The most recent recognition is perhaps the sweetest to date. On August 23, 2014, coincidentally his 61st birthday, Watson was selected to be among the first inductees into the newly created 18th and Vine Jazz "Walk of Fame." He joins Pat Metheny as the only other living selection along with a quartet of the city's jazz icons: Count Basie, Jay McShann, Charlie Parker, and Mary Lou Williams.

As in-demand as ever, the lyrical saxophonist continues to balance teaching responsibilities with engagements at major venues throughout the world including appearances at clubs, festivals, on campuses and at Performing Arts Centers. (

Watch: Meet Bobby Watson

Earl Watson Early Childhood Center - 6611 Waverly Ave, Kansas City, KS

The Earl Watson Early Childhood Center is named after a Washington High School graduate, Earl Watson. Watson is a former NBA basketball player who is an assistant coach for the Toronto Raptors. His father serves as the director of the Bethany Recreation Center on Central Ave., located in Kansas City, KS. (74)


Watch: Meet Earl Watson

Maurice Greene — Olympic gold medal winner in track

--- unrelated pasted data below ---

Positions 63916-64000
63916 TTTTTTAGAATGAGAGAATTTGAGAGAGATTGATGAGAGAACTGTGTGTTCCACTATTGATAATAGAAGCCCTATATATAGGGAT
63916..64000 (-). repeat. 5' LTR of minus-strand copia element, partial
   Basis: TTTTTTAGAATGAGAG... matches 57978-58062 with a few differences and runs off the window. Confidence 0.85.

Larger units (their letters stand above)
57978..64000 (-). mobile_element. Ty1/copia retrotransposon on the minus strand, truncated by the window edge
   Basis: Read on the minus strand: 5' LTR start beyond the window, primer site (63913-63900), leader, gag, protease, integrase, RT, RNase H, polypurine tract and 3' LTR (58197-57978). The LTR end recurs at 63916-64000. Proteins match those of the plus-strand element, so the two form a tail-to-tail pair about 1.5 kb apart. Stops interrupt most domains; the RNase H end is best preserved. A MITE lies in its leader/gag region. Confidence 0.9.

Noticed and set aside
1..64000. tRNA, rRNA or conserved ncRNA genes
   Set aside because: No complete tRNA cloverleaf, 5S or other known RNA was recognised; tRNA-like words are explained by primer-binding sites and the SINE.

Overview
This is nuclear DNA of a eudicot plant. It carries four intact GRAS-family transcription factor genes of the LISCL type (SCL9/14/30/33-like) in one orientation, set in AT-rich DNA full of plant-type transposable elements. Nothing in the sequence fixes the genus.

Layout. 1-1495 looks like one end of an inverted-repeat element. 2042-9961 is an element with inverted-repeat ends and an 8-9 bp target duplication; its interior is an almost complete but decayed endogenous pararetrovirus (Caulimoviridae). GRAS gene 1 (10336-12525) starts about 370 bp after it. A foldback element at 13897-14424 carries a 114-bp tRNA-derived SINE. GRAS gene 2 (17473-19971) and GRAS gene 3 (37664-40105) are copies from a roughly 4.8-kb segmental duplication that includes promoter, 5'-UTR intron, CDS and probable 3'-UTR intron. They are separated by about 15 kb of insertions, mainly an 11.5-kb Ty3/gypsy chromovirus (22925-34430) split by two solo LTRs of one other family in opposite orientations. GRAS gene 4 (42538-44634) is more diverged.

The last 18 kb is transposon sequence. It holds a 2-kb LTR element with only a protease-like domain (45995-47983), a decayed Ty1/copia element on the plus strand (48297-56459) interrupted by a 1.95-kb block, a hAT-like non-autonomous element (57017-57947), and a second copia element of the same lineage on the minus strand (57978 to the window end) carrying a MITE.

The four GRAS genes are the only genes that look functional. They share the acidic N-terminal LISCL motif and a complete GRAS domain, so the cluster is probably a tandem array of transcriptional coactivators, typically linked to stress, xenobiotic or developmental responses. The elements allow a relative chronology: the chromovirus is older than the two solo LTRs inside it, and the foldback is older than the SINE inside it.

Maurice Greene was born in Kansas City, Kansas, on July 23, 1974. He attended F.L. Schlagle High School. Greene won the world Championship in 1997 in the 100 meters and won the World Championship in 1999 in the 100 meters, the 200 meters and the 4X100 meters relay. He was world champion again in the 100 meters in 2001. He won the gold medal at the Sydney Olympics in the 100 meters and 4X100 meters relay in 2000. He won the silver medal in the 4X100 meters relay and the bronze medal in the 100 meters at the 2004 Athens Olympics. For a time he held the world record for the 100 meters. (75)

Watch: Meet Maurice Greene

Jefferson Edward Donald — Filmmaker, Producer (“Quindaro”)

The documentary revisits the history of Quindaro, and seeks to bring a greater appreciation, and respect to the stories of Quindaro, and the Underground Railroad. Donald is a respected filmmaker, advocate for diverse communities. Donald and his family are servant-minded leaders. He is a man of faith, courage, and excellence. He is a loving father, and he is committed to sustaining excellence through film, education, and service.

Watch: "Quindaro" by Jefferson Donald


Dr. Nancy Dawson — Farmer, professor, writer, actor, filmmaker & quilter

Dr. Dawson’s descendants were slaves in Missouri. Her family moved to Kansas City, Wyandotte County to escape slavery. Dr. Dawson grew up in Quindaro, Kansas, and later received her Doctorate of Arts in Humanistic Studies from the University of New York, Albany. In 2013, Dr. Dawson was the winner of the 2013 Charlotte Street Foundation Grant for the project, “If da Dirt Could Talk. Currently, Dr. Dawson is the project director of the Russellville Urban Gardening project, a sustainable farming program developed by Dawson in conjunction with the University of Kentucky. The goal of the Urban Gardening Project is to teach low-income youth about farming, agribusiness, organic and bio-ethnic horticulture.  

Watch: Meet Dr. Nancy Dawson